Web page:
We also would like to mention the presence of pin knots.  Pin knots are common in plain sawn walnut, and appear as small closed knots in the face of a board, usually near the center.  These are not considered a defect because of their small size.  When using quarter sawn stock, these knots show up running across the face of the board. Many of these winding sticks have them, as shown in the picture below.  None are open knots and they will not affect the performance of the tool.

Please note:  Because of the increase in cost of quarter sawn walnut, in part due to the thousand cankers disease, and the fact we are now using 5/4 stock, there will be a price increase from $50 to $55 in mid September.  We wanted to offer these initially at the same $50 price since so many are waiting for them.  The 22″ version will not change.  Thank you for your understanding .

Pin knot visible in the side of this winding stick.

Acer-Ferrous Moxon Vice Kit


Acer-Ferrous Toolworks has introduced a screw kit for making a Moxon style bench top vice.  The kit includes two hand screws and matching nuts made of hard maple.  The screws are 1  1/2″  in diameter with 4 threads per inch.  Overall length is approximately 12″, with 8″ of threaded length and 4″ long handles.  The handles are octagonal, and measure 2″ across the flats, which gives plenty of torque for excellent gripping power.  The nuts are 1 1/8″ thick and 4″ square.

The customer supplies the material for the jaws.  By using 4″ wide stock, the back jaw will be the same height as the nuts, which will enhance the stability of the vice on the bench top. The vice may be clamped to the work bench using bar clamps or holdfasts. The jaws can be custom made to any length needed.  We suggest using material at least 1 1/2″ thick to minimize flexing under load.  The nuts are simply glued to the back jaw when the vice is assembled, being careful not to get any glue squeeze on the threaded portions.  Instructions are included.  No finish has been applied.  Price is $75 for the pair. These may be purchased here.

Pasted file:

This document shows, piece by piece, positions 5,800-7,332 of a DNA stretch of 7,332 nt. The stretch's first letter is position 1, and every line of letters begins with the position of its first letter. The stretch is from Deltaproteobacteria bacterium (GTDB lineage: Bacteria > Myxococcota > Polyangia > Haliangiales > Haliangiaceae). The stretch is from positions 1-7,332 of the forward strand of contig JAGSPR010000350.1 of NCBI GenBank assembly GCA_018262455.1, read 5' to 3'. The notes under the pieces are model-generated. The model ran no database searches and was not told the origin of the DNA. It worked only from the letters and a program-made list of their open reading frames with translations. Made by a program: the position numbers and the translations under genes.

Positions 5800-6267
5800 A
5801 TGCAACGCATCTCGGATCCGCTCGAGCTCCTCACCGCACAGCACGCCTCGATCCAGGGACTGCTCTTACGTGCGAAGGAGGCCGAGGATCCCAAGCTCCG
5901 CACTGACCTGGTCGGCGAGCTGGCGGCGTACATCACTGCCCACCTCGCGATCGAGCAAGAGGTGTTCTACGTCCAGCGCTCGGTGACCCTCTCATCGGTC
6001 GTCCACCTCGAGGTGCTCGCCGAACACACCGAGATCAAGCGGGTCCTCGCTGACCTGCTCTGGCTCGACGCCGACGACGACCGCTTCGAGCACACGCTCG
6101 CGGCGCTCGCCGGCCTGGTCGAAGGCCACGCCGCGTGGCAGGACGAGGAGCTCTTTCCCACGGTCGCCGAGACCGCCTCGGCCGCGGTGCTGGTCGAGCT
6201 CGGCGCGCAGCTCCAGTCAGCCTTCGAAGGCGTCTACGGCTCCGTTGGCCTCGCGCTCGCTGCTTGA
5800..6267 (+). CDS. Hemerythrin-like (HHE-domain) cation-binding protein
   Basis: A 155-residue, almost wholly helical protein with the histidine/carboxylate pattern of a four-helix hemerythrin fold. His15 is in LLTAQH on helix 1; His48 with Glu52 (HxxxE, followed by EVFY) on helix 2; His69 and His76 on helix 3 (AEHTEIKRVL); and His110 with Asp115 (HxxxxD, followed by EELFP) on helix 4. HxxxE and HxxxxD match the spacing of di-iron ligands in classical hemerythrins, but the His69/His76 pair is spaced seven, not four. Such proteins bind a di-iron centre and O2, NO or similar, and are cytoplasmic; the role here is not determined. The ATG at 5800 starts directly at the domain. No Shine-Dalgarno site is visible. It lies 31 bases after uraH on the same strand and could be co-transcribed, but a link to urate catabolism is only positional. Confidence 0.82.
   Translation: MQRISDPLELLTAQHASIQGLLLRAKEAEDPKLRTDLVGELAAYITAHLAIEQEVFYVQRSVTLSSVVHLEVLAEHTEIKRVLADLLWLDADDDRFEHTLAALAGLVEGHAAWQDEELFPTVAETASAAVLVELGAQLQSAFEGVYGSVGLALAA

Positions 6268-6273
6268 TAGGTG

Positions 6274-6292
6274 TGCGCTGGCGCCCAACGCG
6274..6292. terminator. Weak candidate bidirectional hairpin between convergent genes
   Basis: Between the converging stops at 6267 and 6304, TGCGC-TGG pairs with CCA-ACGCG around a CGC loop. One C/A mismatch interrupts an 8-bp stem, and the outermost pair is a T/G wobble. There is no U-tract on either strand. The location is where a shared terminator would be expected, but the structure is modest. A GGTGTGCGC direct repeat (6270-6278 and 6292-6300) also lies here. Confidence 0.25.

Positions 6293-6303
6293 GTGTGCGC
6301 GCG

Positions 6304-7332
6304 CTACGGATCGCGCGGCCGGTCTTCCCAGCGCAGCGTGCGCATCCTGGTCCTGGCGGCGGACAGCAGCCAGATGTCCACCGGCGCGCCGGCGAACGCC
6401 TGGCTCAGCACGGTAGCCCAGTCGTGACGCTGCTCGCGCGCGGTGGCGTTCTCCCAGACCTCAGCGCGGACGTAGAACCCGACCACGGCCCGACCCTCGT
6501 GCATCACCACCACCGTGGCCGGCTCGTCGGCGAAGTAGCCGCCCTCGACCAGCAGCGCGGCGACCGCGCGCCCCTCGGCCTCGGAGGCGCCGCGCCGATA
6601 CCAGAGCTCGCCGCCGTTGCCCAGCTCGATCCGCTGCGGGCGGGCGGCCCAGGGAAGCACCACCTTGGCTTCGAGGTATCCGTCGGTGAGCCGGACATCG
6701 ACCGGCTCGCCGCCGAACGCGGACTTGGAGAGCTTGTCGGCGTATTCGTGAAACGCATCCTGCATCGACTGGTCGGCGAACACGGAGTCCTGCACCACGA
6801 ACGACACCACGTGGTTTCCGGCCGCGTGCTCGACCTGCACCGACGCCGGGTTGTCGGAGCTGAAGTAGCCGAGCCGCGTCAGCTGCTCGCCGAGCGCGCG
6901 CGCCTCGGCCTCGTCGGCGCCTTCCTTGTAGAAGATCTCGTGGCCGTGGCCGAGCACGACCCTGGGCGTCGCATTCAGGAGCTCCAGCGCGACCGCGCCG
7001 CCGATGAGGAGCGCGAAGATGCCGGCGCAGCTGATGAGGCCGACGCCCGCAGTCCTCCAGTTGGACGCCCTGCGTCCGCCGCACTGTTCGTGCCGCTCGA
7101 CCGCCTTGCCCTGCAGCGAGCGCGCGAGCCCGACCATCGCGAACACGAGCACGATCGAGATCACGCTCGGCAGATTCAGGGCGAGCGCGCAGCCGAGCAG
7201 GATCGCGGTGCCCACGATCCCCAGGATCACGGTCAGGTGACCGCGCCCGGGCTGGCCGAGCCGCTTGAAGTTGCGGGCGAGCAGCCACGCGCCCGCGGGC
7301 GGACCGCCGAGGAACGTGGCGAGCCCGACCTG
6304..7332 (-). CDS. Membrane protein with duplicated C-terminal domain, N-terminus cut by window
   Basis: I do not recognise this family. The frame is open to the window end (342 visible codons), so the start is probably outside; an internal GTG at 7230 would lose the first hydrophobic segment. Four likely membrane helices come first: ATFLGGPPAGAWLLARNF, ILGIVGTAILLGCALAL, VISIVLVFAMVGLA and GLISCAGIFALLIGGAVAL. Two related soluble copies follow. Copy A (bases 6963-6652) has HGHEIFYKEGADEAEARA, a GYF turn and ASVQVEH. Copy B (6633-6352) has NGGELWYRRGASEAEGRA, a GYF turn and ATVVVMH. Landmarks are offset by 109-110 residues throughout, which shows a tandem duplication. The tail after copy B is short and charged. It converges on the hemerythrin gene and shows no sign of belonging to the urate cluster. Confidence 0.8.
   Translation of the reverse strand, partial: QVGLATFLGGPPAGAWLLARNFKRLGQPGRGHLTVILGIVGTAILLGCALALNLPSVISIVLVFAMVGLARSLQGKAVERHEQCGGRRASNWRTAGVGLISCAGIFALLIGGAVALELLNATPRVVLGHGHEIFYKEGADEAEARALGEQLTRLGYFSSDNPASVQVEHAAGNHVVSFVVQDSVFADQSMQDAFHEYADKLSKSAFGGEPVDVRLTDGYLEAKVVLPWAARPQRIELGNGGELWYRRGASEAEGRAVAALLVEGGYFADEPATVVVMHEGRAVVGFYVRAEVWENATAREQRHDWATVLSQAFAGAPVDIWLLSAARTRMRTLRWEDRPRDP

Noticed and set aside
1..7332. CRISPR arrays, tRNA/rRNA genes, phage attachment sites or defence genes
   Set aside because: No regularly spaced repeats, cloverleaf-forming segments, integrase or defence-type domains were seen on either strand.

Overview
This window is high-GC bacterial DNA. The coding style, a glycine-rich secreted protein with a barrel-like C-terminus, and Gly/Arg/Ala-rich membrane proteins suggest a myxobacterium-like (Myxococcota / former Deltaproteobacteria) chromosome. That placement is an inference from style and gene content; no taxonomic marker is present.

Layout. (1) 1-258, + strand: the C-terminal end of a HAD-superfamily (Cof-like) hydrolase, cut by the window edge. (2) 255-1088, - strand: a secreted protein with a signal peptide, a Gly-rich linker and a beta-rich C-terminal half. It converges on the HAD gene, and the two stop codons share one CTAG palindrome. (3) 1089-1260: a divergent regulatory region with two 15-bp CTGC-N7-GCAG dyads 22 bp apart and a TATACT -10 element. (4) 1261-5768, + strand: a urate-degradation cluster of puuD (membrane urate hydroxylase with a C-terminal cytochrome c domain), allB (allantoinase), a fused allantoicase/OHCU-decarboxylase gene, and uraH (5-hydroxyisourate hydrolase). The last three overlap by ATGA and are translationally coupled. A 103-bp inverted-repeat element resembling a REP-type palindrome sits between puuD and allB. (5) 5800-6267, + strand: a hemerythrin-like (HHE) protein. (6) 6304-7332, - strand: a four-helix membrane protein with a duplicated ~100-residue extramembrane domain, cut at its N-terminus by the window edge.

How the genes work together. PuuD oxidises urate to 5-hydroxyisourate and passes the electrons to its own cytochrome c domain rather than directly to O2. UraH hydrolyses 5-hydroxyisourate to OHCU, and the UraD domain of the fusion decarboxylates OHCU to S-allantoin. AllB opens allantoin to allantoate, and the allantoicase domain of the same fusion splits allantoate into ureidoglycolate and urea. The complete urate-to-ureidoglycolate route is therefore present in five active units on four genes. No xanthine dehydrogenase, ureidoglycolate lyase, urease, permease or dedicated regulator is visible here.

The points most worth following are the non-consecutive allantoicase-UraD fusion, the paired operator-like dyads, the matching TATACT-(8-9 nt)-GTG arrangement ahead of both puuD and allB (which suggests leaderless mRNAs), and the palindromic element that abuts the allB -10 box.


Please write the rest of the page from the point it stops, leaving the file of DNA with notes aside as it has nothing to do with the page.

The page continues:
A completed vice using the Moxon screws.


Winding Sticks out of stock

Due to the recent blog post by Chris Schwarz on the Poplar Woodworking web site, there has been a surge in sales of winding sticks and current stock is depleted.  We will be making more, but it could be a couple of months before completion.  Signing up for our newsletter will allow anyone interested to know when they are again in stock as soon as it happens.  Thank you all for your support and patience.


Knockdown Roubo Bench Construction Details

With the recent upgrade of the knock down Roubo workbench, there have been requests to learn more about the construction details used.  There are many ways to build a bench, so here was the criteria I needed in this one:

  1. The primary purpose was and is to display our line of tools, and provide a work space for their demonstration.  It needed good work holding ability, and stability was important.  This also meant it had to have enough weight to keep it in place regardless of the type of floor it was setting on.